Could Iran Have Assisted Argentine Prosecutor's "Suicide"?
The accusations Alberto Nisman was set to make were harmful to Iran's interests. And the known intelligence superpower is expert at disposing of its enemies. Many in Argentina doubt that Monday's death was a suicide at all.
BUENOS AIRES — Shortly after the 1994 Buenos Aires bomb attack on the AMIA Jewish center, U.S. intelligence agencies said the attack had been ordered by the Quds Force, an agency of the Iranian Revolutionary Guards, and implemented by Hezbollah, the Lebanese militia backed by Iran.
The explanation at the time from Iran was that the culprits were members of the opposition Mojahedin-e Khalq (MEK), a Marxist militia that had played a key role in the 1979 revolution against the Shah but had later run afoul of the Shia clerics who took power after the revolution.
The MEK was supposedly financed at the time by Iraqi dictator Saddam Hussein, and took the blame for everything bad that happened in Iran. That was at the start, before everything became mixed up, and internal and external "clues" began to emerge. What was always clear, though, was that Iran's intelligence services were perfectly prepared to undertake an attack of this scale, and had always engaged in eliminating anyone considered an enemy with the subtlety and perfection previously shown by the likes of the British MI5 and MI6 security services.
Given Iran's record, the intelligence community worldwide is now wondering about the possibility — entirely theoretical at the moment — that Iranian agents or their allies might have had some role in Monday's death of Argentine prosecutor Alberto Nisman, which authorities are calling a suicide. Most agree that the accusations he was about to make public would have been harmful to Iranian interests.
Questions abound. Could Iranian intelligence have pushed Nisman into suicide by threatening to kill one of his children? Did they have information that was damaging to the prosecutor? Did they penetrate the security cordon of Nisman's residential block in the Puerto Madero district, using an agent who could stage a suicide without raising suspicions?
None of this is likely to be clarified anytime soon. The mystery surrounding the inquiry of the AMIA bombing has dragged on for more than 20 years. But these are questions national and international intelligence agencies should still try to answer.
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Remains of the AMIA after the 1994 AMIA bombing — Photo: Cambalachero
For 30 years now, Iran's intelligence agency has gained a reputation around the world for its ability to undertake actions like the one subject to speculation here. It is believed to have at least 30,000 agents and a Tehran university where it recruits and trains new spies. The Iranian intelligence ministry is currently headed by Mahmoud Alavi, who supervises 16 different agencies.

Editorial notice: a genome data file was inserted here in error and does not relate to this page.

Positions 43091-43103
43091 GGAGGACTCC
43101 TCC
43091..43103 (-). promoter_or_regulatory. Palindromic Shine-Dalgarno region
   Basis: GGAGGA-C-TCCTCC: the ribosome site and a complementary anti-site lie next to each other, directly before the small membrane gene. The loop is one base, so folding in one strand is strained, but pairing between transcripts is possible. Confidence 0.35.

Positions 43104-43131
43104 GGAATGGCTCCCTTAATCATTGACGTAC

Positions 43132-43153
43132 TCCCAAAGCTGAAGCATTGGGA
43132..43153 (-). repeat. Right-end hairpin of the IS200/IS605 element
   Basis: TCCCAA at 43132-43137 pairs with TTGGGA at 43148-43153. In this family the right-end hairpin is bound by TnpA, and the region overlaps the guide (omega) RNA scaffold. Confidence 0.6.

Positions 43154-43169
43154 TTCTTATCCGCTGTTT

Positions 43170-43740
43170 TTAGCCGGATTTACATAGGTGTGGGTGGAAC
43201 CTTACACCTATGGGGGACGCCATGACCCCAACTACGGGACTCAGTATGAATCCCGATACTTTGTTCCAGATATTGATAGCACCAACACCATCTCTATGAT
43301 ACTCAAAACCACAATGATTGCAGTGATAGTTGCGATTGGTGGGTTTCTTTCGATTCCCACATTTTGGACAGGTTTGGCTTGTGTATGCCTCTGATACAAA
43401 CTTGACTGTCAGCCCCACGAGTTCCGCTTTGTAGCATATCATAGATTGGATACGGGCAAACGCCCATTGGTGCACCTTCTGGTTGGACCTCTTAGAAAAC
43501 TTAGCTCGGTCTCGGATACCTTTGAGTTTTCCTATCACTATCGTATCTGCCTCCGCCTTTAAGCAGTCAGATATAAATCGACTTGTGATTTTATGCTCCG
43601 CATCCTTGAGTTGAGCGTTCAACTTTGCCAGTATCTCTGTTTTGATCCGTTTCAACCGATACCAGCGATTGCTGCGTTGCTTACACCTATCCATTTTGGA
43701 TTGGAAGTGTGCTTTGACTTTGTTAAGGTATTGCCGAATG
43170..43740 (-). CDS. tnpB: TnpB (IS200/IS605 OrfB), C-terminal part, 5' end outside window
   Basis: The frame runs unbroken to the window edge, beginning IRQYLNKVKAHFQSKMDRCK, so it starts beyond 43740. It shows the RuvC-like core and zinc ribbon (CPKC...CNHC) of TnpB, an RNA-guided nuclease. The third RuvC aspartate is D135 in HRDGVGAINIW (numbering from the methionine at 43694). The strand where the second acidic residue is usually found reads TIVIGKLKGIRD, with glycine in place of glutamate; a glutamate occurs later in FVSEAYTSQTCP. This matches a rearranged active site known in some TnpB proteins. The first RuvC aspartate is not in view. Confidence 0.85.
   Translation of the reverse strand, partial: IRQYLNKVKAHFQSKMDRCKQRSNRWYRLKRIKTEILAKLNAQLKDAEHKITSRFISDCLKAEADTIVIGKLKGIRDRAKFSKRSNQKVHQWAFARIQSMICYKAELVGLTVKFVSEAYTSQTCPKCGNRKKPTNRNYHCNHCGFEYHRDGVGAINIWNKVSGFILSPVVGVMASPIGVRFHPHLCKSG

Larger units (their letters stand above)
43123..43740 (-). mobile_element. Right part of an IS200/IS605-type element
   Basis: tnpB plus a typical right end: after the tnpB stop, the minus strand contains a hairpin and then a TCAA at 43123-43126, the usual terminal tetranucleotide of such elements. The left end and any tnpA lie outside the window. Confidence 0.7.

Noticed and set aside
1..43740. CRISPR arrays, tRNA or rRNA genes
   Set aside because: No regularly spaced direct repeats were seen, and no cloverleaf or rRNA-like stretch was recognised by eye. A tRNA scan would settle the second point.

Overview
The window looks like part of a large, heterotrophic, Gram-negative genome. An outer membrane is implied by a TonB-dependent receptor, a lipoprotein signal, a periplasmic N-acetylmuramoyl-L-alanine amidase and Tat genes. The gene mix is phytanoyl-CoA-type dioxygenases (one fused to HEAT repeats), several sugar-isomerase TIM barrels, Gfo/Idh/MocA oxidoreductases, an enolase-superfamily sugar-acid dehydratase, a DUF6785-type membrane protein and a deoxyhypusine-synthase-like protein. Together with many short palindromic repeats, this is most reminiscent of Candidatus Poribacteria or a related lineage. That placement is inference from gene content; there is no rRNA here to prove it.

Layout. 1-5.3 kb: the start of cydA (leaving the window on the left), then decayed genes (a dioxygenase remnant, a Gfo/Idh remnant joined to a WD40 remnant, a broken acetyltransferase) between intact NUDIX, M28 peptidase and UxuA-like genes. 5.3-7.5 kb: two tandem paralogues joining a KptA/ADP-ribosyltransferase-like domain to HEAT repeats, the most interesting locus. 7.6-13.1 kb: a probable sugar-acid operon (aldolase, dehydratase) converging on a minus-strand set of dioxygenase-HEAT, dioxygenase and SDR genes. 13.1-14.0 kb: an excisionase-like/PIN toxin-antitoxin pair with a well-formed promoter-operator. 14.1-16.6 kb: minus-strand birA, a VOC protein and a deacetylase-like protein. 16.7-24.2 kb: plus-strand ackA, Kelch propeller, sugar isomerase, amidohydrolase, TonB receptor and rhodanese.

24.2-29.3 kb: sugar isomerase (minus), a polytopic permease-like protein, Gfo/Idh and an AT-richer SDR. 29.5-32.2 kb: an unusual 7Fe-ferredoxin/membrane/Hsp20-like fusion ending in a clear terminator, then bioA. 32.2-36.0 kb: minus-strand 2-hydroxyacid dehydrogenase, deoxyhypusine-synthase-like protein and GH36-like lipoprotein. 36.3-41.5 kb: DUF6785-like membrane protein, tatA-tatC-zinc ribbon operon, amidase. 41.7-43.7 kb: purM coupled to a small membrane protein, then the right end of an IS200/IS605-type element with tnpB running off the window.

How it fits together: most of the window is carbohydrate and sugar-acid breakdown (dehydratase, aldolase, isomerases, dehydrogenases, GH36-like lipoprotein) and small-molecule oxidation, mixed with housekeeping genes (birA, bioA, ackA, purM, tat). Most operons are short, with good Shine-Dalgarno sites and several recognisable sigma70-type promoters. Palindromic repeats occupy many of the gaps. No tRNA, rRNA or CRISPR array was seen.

Eyes all around
Beside these, the Quds Force has its own intelligence services, and all of these work under the direct and unique supervision of Iran's Supreme Leader Ayatollah Ali Khamenei. While their main objective is to "defend" the 1979 revolution and the theocracy it imposed, Iran also has regional and sectarian interests. The Iranians adhere to the Shia branch of Islam (representing 20% of all Muslims, the remainder being Sunnis) and maintain strategic alliances with other Shias such as Hezbollah in Lebanon and the regime of Syrian President Bashar al-Assad.
Iranian agents coordinate their actions with these groups. In recent years, the intelligence ministry has devoted all its forces to safeguarding Iran's nuclear program, which Western states and Israel see as a threat to global security. But in the 1980s and 1990s, the ministry's "specialty" was to assassinate opponents and attack Israeli and Western targets. From its offices in northern Tehran, the ministry ordered the deaths of hundreds of dissidents living as far apart as Bethesda, Maryland, and Geneva, Switzerland. Many of the dead were said to have "committed suicide." The "cleansing" then came home, as certain prominent intellectuals began to die off in Iran. Apparently, they too had decided to end their lives.
Iranian agents have bases around the world. There are reports of an important one in Vienna, Austria. In 2011, the German government denounced persecution of Iranians on its territory by these agents. They may even have blackmailed a British spy, Anne Singleton, into spying for Iran. Iran has shown an interest in Latin America in recent years, with reports of informants working in Venezuela, Bolivia, Nicaragua, Brazil and Ecuador.
And naturally, the country has excellent intelligence on what's going on in Argentina and the interests it wishes to safeguard.